by Janet Aker, Military Health System
The Military Health System has shown a significant decline in prescriptions for opioids as a primary tool for pain management.
The decline in prescriptions for opioid medications – like morphine and oxycodone – highlights the success of the Defense Health Agency’s training and education programs aimed at reducing the risks linked to opioid medications.
The most dramatic decline in recent years was reported among active-duty service members, but military health data shows reductions in opioid prescriptions across the entire Military Health System including among non-active-duty beneficiaries under age 65 and non-active-duty beneficiaries 65 and over.
Opioids have been prescribed as a pain reducer for many years, but the medical community has grown increasingly concerned about their risk of addiction and potentially fatal overdoses. To reduce those risks, the MHS has mounted a force-wide effort to curtail the prescribing of opioids in favor of other effective pain management techniques.
“The MHS, like all civilian medicine organizations across the nation, has been working hard to raise awareness of the specific risks associated with opioid medications. The data indicate that our providers have integrated this into their prescribing practices,” said Kevin Galloway with the Defense and Veterans Center for Integrative Pain Management, the DOD’s center of excellence for pain management located at the Uniformed Services University of the Health Sciences in Bethesda, Maryland.
Declines across the system
Among active-duty service members during the period from April 2017 to July 2021, military health data shows a 69% decline in prescriptions filled for opioids at a strength of 50 morphine milligram equivalents (MME) per day or more.
For beneficiaries who are not on active duty and are under the age of 65, the decline for the same period was 47%. And for non-active-duty beneficiaries 65 or older, the decline was 32%, according to data from the MHS Information Platform maintained by the Program Executive Office, Defense Healthcare Management Systems.
The MHS is also reporting fewer opioids prescribed to people in another risk category – those who are co-prescribed opioids and benzodiazepines, such as Valium or Xanax. The combination of those two types of medications can be dangerous and increase the risk of an overdose.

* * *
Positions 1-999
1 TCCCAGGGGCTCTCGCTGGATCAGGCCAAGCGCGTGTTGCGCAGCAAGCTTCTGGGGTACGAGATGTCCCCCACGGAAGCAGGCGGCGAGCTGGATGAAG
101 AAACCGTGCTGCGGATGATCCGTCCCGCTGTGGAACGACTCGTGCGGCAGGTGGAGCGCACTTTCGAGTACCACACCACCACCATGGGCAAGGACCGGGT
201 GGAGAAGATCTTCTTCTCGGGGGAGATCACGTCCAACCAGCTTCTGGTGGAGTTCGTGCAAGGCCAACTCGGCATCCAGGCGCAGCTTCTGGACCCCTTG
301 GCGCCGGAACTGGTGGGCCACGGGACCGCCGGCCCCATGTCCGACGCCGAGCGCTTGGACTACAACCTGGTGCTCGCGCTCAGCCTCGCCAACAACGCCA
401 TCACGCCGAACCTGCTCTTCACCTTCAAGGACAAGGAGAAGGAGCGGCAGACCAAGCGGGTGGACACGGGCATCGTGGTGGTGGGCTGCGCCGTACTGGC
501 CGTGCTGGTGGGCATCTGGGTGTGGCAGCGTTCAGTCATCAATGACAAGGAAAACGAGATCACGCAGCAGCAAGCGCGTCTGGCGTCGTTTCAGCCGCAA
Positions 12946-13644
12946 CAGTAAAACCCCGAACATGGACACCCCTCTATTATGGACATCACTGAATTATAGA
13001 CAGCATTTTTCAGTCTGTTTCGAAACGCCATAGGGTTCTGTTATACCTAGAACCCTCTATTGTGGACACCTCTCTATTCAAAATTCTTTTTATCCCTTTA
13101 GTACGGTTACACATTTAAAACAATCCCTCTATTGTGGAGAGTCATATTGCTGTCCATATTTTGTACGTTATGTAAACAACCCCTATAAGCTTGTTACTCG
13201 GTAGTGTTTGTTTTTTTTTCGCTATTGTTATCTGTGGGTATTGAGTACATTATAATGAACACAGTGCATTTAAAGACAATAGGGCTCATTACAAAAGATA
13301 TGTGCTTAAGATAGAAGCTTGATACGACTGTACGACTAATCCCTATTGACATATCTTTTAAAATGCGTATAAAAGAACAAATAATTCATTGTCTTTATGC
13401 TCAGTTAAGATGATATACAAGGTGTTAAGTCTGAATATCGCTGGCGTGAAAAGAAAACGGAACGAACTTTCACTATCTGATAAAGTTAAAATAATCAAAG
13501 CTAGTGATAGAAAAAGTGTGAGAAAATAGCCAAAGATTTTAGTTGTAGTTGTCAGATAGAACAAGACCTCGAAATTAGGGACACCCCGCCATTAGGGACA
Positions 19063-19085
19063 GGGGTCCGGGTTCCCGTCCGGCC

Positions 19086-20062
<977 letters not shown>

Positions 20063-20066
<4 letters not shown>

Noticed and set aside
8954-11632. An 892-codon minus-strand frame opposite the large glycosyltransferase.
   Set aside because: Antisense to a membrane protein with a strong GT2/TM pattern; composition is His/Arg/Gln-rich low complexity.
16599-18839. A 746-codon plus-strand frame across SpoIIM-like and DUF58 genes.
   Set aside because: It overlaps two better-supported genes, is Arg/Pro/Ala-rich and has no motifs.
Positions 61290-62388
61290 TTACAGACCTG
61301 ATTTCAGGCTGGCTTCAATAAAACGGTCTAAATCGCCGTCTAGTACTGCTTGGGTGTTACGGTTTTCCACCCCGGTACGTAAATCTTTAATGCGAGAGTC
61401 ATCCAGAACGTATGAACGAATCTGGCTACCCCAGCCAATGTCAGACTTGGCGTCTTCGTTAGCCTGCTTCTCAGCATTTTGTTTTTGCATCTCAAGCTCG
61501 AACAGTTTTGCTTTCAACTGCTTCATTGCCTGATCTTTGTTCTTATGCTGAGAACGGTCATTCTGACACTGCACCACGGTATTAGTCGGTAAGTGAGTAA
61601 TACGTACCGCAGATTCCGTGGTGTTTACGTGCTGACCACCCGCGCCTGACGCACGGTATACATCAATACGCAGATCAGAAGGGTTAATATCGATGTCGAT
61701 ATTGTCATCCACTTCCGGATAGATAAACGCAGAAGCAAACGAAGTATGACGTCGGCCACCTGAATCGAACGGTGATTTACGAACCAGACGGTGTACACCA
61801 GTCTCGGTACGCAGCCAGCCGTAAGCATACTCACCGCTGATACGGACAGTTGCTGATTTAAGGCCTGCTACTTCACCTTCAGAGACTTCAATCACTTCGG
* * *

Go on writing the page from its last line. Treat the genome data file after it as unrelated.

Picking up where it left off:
MHS beneficiaries who are on long-term opioid therapy – defined as taking opioids 90 days or more out of the past 180 days, also has declined.
The declines are good news, but should be seen in the context of a larger effort across the MHS to improve the quality of pain management.
“Our numbers are looking better, but the pain program is so much more than just getting the numbers down. We need to provide pain care in locations where it is needed so opioids become one of a number of options in our toolbox,” said Army Lt. Col. Lori Whitney, director of the Army Comprehensive Pain Management Program.
Why the Declines?
The lower number of prescriptions is attributed in part to the recent emphasis of non-pharmacological approaches to pain management. At the same time, new education programs for health providers and patients have increased awareness of both the risks of opioids and the complementary forms of pain management therapy.
Provider training includes:
- Emphasis on avoiding routine prescription of opioids as a first-line therapy for minor pain conditions
Developing pain management plans that ensure patients are taking the lowest effective dose of opioids for the shortest time
Monitoring patients’ conditions closely with the aim of risk mitigation
- “The training provides a whole array of data and data tools that allow the prescriber to compare their prescribing practices to their peers at the level of the MTF [medical treatment facility], region, and market,” Whitney said. These tools can also be used by leadership.
Patient and provider education follows the Step Care Model of pain management that was developed by the Department of Veterans Affairs, where the goals and emphasis is on the “return to function and restoration of health.”
Other interventions focus on:
- Non-opioid pain management treatments such as nonsteroidal anti-inflammatories
Complimentary pain management techniques like chiropractic manipulation, acupuncture, and massage therapy
Behavioral interventions such as cognitive behavioral therapy and mindfulness meditation
Patient lifestyle components like sleep and diet
Improving the quality of pain management in the MHS has been a key priority for the Defense Health Agency in recent years. The objectives of the DHA’s pain strategy are designed to:
- Educate patients in effective self-management of pain and injury rehabilitation
Educate clinicians regarding effective pain management and opioid safety
Provide tools, including those through the MHS GENESIS, Carepoint, and legacy electronic health records systems to assist clinicians in evidence-based and patient-centered pain management
Conduct pain research to continuously improve the approach to pain management
Additionally, the MHS Prescription Drug Monitoring Programs electronic database collects prescription data on controlled medications dispensed to TRICARE beneficiaries within the MHS. MHS then shares prescription drug monitoring information from military hospitals, clinics, and pharmacies with civilian health care providers and pharmacies.
“It’s important that the MHS is leading this effort in that both federal partners, such as the VA, and civilian health care teams are looking to replicate our successes,” said Dr. Christopher Spevak, an anesthesiologist and pain physician at Walter Reed National Military Medical Center in Bethesda, Maryland. Spevak leads the National Capital Region Pain Initiative and Tele-Pain Program.
Opioid Prescriptions Decline Across the Military Health System, by Janet Aker,